The Leftist Philosophy That’s Even Older Than Joe Biden

Don’t be fooled: postmodernism is the oldest, lamest trick in the book.

Wearing a face mask to reduce the risk posed by the coronavirus, Democratic presidential nominee Joe Biden talks with members of the United Steelworkers union in a supporter's back yard September 09, 2020 in Detroit, Michigan. Biden is campaigning in Michigan, which President Donald Trump won in 2016 by less than 11,000 votes, the narrowest margin of victory in state's presidential election history. (Photo by Chip Somodevilla/Getty Images)
Chip Somodevilla/Getty Images

If you’ve been punishing yourself by following the rare public statements of Joe Biden (those few of them coherent enough to be “followed”), you may have noticed an intriguing emphasis on such words as truth and transparency. “The American people deserve transparency from their leaders,” said Biden after releasing his tax returns. And again: “it’s about electing leaders who tell the truth,” he said after Dwayne “The Rock” Johnson endorsed his candidacy.

If you are wondering how Joe can talk about such things as “transparency” when he has spent a good chunk of this month simply refusing to talk to the public, you are not alone. What does it even mean to “tell the truth” if you’re not speaking to anybody after 10 A.M.?

We’ll find out in the debates how much of this has to do with Biden’s increasing struggle to deliver coherent sentences, but there’s something deeper going on here too. To insist on every available media channel that Democrats are the Party of Truth, while simultaneously obscuring from view the most important aspects of your candidacy, is to reveal something important about the modern American Left.

Long before this election, the Left became enamored of a philosophy called “postmodernism.” The most relevant postmodern thinker for our purposes is Michel Foucault, a Frenchman who argued throughout the second half of the 20th century that language is more about power than it is about truth. Or rather, as he wrote in Discipline and Punish, Foucault believed that in modern society “the deployment of force and the establishment of truth” are one and the same thing.

What this means is that “truth” isn’t the objective world outside of us — it’s not something we experience and describe. It’s the decisions strong people make and back up with violence — it’s something we create and enforce.

These ideas have helped give a veneer of academic legitimacy to every major progressive excess since the ’70s.

That is why the Left can claim, unblushingly and in the teeth of all empirical evidence to the contrary, that if someone claims forcefully enough to be the opposite sex, they will in fact become the opposite sex, and must be viewed as such.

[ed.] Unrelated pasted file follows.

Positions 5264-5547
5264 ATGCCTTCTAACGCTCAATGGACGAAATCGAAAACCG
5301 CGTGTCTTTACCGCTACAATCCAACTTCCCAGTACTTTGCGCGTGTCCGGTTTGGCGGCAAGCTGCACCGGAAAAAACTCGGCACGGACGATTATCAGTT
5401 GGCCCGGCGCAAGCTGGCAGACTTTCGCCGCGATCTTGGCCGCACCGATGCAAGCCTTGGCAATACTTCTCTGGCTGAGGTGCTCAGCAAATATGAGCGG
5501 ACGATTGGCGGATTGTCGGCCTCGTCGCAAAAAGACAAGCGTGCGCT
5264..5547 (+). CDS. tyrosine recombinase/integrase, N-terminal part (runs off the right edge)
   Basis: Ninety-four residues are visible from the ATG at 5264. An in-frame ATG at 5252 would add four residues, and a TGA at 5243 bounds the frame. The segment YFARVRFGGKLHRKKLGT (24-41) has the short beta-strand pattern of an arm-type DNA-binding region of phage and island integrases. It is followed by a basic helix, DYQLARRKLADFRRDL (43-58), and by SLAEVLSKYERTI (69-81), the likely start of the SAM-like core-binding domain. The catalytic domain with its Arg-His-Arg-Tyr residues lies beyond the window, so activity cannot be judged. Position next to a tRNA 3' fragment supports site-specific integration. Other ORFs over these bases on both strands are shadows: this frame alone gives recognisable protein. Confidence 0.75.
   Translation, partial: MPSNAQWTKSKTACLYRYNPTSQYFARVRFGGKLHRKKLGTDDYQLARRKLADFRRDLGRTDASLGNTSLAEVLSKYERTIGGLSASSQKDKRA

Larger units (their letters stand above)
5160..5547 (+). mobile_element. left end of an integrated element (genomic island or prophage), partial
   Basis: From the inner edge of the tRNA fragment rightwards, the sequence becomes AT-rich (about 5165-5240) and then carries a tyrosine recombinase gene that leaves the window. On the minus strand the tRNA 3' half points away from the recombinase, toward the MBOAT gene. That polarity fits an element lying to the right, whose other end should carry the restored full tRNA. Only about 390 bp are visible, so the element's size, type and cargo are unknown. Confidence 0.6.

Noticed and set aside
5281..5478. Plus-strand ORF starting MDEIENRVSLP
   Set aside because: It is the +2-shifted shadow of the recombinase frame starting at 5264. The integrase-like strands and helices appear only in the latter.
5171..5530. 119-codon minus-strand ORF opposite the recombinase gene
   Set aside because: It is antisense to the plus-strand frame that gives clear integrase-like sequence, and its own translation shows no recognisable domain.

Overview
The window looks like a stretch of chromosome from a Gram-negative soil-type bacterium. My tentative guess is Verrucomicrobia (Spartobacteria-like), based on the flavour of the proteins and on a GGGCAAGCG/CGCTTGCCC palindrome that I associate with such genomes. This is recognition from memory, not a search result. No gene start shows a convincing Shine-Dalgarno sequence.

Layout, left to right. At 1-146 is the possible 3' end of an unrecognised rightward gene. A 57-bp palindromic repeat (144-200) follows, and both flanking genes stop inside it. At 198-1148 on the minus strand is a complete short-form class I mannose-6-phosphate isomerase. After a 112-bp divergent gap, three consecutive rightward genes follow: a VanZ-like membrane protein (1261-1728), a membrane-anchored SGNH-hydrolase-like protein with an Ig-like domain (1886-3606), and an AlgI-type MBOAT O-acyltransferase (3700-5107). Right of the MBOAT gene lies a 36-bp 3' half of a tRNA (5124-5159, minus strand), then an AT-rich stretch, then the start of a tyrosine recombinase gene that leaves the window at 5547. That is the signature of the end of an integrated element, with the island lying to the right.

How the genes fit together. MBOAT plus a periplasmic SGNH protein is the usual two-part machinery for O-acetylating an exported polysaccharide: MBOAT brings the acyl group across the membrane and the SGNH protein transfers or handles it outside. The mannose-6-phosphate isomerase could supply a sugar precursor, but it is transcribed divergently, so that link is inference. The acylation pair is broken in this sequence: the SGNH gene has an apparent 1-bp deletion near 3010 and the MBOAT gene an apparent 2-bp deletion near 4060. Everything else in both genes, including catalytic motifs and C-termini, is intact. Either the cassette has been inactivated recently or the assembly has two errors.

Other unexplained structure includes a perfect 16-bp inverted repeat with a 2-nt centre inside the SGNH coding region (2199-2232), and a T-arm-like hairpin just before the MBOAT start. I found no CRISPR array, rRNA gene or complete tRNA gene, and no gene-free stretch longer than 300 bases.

It is why Joe Biden can insist that he is the candidate of transparency even as he hides in his basement.

It is why the New York Times feels perfectly comfortable calling for news outlets to censor Trump if he thinks he’s won the election.

Note the connection between postmodern “truth,” which is fungible, and political power, which is hard and fast: if they can muzzle you, threaten you with violent riots, and force you to comply, then the imaginary world they demand will have been summoned magically into being. This philosophy allows the Democrats currently seeking election to run on platforms that have almost nothing to do with reality and everything to do with the threat of force.

Like Foucault, the rioters and agitators of the Left present these ideas as radically new. They are not. They are the oldest intellectual tricks in the book, protozoan holdovers from before Socrates enlightened the ancient Greek world. Back then, wandering gurus like Heraclitus insisted that “all things are in flux,” so that no stable truth could be known or counted on.

Thrasymachus, who famously argued with Socrates in a conversation Plato portrays in his Republic, took this pre-truth philosophy one step further when he asserted that “justice is simply the will of the stronger.” If you don’t believe in objective truth, that’s the natural conclusion.

It’s old and atavistic nonsense, dredged up from the backwaters of intellectual prehistory where it should have stayed. This zombie philosophy is the one currently animating our withered husk of a Democratic candidate. If he wins it will be that philosophy — not Joe Biden, really — that takes power. It will be the equivalent of a new dark ages. It can’t be allowed to happen.

Spencer Klavan is host of the Young Heretics podcast and assistant editor of the Claremont Review of Books and The American Mind. He can be reached on Twitter at @SpencerKlavan.

The views expressed in this opinion piece are the author’s own and do not necessarily reflect those of The Daily Wire.

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